I was working with a student this past week, introducing concepts related to algebra through this open-ended task from Illustrative Mathematics:

  1. Evaluate each of the following expressions:
    1. 2(4−3)2
    2. 2(6−3)2
    3. 2(8−3)2
  2. In the expressions above, what parts are always the same? What part changes?
  3. We can write an expression to represent all of the expressions above if we use a letter for the part that changes. Write an expression using the letter x that could represent all of the numeric expressions above.
  4. What value of x would make your expression evaluate to 98? 

The student began by calculating 32, then subtracting 9 from 4 and multiplying the difference by 2. Their answer? -10.

When we consider the order of operations, we can see that this is not a correct evaluation of the expression. Of course, I noticed this, but I wanted to take an inquiry-based approach to this students’ misconceptions.

“Interesting,” I said. “You know, when I evaluated the expression, I got 2. How might it be possible that I got 2 instead of negative 5?”

The student looked back at the problem, and they paused. My question was really making them think.

“Oh, you did 4-3 first!” they replied. “Wait a second… is this like PEMDAS?”

“Oh, you know about PEMDAS?” I replied.

“Yea,” they replied. “I made a video on it last year.” The student rattled off the order of operations automatically.

The minute I noticed the child’s misconception, I could have reminded them about the order of operations and then watched them evaluate it. But I didn’t do that–and it was for a very specific reason.


Independence matters most in the learning process–and not the brand of independence where students necessarily do everything by themselves. Instead, we center the type of independence where students are not over-reliant on others. Learning is a communal activity, and it should be. In communities, individuals contribute what they can and take only what they need from others. Seeking unnecessary help treads into the territory of over-reliance. While it’s natural for students to take the path of least resistance, we must lead them down the longer, more challenging path. We must train our students how to embrace the discomfort of cognitive dissonance, ask questions, and try to answer their questions on their own.

How do we achieve this? We achieve this by asking questions–and lots of them.

In the algebra example above, I could have simply recited the steps of PEMDAS to my student and reminded them that they must always follow them. Instead, by asking questions, the student to retrieved this information on their own, strengthening their independence as a learner and increasing the likelihood that they’ll remember it next time.


Nowadays, I’m doing a lot of one-on-one instruction, but when I am working with groups, I do my best to teach them how to ask each other questions, too. I first realized the power of this when observing my colleague, Meghan, teach math. She facilitated discussions in math beautifully, and she did it mostly through asking questions. But she went beyond asking the questions on her own: she encouraged her students to ask their peers questions, too.

Copyright Humanizing Distance Learning (France, 2020); adapted from Meghan Smith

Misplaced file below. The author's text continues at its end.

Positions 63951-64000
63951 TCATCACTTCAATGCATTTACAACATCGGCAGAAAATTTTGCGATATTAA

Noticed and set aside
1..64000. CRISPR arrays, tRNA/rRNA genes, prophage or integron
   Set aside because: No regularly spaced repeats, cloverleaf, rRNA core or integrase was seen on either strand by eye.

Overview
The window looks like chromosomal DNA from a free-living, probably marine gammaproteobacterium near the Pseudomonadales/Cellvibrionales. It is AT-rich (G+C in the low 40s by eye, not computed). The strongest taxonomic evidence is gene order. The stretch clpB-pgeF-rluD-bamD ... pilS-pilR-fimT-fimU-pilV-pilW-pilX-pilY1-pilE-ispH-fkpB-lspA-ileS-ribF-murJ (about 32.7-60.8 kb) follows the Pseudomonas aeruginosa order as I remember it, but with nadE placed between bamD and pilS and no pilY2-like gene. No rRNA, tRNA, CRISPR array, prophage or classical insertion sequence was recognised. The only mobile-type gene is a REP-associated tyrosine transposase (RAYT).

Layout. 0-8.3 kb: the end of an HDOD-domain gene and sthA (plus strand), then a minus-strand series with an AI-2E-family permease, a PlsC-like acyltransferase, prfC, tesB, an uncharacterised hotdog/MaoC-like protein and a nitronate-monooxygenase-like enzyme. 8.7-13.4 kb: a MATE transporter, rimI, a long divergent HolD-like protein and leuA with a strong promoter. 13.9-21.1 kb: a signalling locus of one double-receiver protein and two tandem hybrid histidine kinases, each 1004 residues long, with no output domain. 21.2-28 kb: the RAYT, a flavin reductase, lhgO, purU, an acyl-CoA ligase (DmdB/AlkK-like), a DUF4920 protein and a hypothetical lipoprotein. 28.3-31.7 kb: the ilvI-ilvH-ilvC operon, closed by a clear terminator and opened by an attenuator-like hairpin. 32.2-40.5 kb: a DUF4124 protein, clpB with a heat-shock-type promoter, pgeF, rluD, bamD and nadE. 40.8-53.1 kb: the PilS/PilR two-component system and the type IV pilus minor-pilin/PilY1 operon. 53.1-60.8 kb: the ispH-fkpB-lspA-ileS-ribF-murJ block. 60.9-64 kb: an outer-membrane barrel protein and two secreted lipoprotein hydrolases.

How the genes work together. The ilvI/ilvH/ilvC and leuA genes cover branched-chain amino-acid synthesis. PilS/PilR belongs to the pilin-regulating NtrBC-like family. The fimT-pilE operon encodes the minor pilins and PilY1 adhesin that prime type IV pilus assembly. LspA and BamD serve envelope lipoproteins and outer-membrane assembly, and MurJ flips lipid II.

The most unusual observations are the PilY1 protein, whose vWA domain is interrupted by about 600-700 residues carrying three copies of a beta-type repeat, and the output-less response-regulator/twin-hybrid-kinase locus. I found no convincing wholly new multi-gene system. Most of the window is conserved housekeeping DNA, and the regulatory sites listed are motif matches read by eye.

In order to make this happen, Meghan had a list of questions on an anchor chart that students could use during math discussions. While they didn’t have to choose from the list, they could use the list as a scaffold. After seeing how effective and student-driven her math discussions were, I immediately adapted this for my classroom.

With some routine-building and teacher support, my math discussions transformed. Suddenly, students were asking one another to prove their methods, and they were providing constructive feedback to one another on how to improve their methods. I realized that these discussion prompts didn’t need to be confined to math, though. They could be used at any time in the school day.

They could be using when engaging in peer writing conferences. “Have you considered adding dialogue to this section to make the story come alive?”

They could be used during reading groups, too. “How has your thinking changed about the character since the beginning of the story?”

Truly, they can be used in any area of the school day, as these discussion prompts leverage questioning as a means for self-discovery, encouraging students to share in the responsibility of constructing knowledge.


Distance learning has challenged us all. It has helped us see just how accustomed we are to learning on behalf of our students. Personally, it helped me see just how much I was hovering over my students; it helped me see just how much I engendering dependence in them. But most of all, it helped me see that, in some ways, we should always be teaching from a distance–and no, not in the sense that virtual teaching should be a standard, 21st-century pedagogy, but instead in the sense that if we teach too closely, we build dependence in our students.

We must ask ourselves: when we shouldering most of the responsibility of constructing knowledge for our students, who are we serving? We’re certainly not serving our students, especially if our collective goal is lifelong learning. And we’re certainly not serving ourselves, as it creates an unsustainable workload. The reality is, by constructing knowledge on behalf of our students, we’re actually just serving the system, attempting to take the path of least resistance to learning so that our students’ test scores can raise.

We must resist this urge. We must change the way we teach. We must let learning be messy. We must be patient and wait while our students construct knowledge on their own–because when we do, we not only teach for independence, we teach for liberation.

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